Legal scholar Kimberlé Crenshaw argues that racism and sexism intersect in a manner that compounds Black women’s oppression. Although the above historical events occurred long before Crenshaw articulated intersectionality, this insightful theory should be applied to all historical narratives that do not fully engage with the lived experiences of African-American women.
What do we notice when we take an intersectional view of the events that transpired at Seneca Falls? How does our understanding of the history of all women’s political empowerment in the United States change?
When suffragists gathered in Seneca Falls, New York, in July 1848, they advocated for the right of white women to vote. The participants were middle and upper-class white women, a cadre of white men supporters and one African-American male — Frederick Douglass. The esteemed abolitionist had forged a strong working relationship with fellow abolitionists and white women suffragists, including Elizabeth Cady Stanton and Susan B. Anthony. No Black women attended the convention. None were invited.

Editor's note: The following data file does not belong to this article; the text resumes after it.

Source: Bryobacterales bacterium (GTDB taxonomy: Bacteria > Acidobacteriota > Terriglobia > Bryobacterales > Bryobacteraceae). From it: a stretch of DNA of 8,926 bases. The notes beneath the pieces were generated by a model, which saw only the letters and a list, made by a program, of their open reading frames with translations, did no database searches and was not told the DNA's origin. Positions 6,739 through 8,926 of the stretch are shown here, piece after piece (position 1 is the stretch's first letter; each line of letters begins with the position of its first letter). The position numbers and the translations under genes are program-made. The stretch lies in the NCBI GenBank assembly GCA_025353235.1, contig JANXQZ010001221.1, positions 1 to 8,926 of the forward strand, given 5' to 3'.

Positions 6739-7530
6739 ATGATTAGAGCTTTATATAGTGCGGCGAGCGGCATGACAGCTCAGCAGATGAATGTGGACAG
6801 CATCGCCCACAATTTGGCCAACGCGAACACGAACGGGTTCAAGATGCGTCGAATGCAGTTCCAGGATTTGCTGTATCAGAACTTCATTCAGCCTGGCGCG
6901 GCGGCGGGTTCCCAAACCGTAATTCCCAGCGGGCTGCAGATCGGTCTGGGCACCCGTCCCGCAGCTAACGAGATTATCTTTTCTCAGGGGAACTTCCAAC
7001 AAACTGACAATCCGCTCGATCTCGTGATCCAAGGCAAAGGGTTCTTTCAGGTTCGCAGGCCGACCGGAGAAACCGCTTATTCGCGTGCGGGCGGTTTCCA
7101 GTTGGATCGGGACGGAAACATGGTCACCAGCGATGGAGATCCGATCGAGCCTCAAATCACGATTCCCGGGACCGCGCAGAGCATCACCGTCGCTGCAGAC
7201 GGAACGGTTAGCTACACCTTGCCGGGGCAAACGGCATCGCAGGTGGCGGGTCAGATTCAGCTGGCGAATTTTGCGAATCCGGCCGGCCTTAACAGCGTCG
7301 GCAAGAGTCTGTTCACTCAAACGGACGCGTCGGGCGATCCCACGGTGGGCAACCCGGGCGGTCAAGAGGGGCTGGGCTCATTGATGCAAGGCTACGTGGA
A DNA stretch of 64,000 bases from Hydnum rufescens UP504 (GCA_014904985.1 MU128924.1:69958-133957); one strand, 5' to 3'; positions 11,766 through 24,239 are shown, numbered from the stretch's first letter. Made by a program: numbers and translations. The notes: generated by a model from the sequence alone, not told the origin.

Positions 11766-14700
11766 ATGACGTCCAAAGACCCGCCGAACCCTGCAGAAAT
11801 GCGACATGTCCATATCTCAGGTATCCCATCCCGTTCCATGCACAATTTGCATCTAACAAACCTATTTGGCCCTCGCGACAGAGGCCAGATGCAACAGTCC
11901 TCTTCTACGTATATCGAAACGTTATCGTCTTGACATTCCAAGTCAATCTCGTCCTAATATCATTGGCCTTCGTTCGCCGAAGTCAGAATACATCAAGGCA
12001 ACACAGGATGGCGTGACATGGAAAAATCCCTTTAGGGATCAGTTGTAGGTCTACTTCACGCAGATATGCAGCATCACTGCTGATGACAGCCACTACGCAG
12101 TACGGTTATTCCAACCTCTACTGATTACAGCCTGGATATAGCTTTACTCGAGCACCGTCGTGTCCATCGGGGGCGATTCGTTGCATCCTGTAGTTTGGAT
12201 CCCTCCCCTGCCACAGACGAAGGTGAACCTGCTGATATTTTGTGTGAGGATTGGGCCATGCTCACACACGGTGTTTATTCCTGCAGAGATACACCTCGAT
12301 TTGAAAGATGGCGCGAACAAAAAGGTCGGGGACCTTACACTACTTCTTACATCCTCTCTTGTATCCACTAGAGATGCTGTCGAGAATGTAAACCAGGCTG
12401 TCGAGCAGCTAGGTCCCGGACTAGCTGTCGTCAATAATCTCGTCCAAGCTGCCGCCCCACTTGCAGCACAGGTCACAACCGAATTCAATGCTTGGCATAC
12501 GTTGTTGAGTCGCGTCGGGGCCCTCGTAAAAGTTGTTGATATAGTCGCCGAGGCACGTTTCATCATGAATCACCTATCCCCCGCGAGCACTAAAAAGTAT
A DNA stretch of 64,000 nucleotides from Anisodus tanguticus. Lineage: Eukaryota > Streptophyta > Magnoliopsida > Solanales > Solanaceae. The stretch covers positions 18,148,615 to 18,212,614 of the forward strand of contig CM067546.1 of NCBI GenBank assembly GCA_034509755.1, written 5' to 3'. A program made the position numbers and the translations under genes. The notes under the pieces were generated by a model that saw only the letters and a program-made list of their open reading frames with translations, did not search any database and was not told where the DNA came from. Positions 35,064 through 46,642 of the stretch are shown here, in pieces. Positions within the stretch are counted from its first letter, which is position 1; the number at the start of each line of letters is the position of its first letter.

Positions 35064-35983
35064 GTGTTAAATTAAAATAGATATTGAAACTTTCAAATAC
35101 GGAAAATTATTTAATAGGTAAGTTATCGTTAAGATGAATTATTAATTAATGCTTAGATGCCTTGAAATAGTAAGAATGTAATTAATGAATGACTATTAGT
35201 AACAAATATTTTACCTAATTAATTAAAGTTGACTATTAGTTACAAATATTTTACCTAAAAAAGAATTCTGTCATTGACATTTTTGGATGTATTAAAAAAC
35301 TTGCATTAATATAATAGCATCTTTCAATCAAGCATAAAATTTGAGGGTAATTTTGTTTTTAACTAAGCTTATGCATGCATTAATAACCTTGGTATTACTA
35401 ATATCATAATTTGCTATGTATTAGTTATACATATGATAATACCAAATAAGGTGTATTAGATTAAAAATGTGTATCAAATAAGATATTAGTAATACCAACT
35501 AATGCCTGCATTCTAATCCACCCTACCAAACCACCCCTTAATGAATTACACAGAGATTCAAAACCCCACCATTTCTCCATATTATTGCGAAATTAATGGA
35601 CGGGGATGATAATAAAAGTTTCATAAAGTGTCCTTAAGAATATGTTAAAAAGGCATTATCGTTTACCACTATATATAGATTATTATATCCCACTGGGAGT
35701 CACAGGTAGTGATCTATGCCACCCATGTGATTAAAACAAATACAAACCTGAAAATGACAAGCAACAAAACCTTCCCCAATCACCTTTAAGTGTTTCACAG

Although women of color were profoundly absent at Seneca Falls, a greater degree of cultural inclusion was on the horizon. In May 1851, African-American abolitionist Sojourner Truth spoke at a women’s rights convention in Akron, Ohio. During her famous speech on the abolition of slavery and the promotion of women’s rights, Truth allegedly bared her breast and proclaimed, “Ain’t I a woman?”
It was a melodramatic act and statement, but as historian Nell Painter argues, it never happened. Instead, it was a quaint fiction crafted by convention organizer Frances Dana Gage and other white feminists who depicted Truth to white audiences as a genuine albeit primitive ally in the fight for women’s rights. Thus, the 1851 convention marked a modicum of progress, but this progress is tainted by white suffragists’ attempts to control Truth’s voice.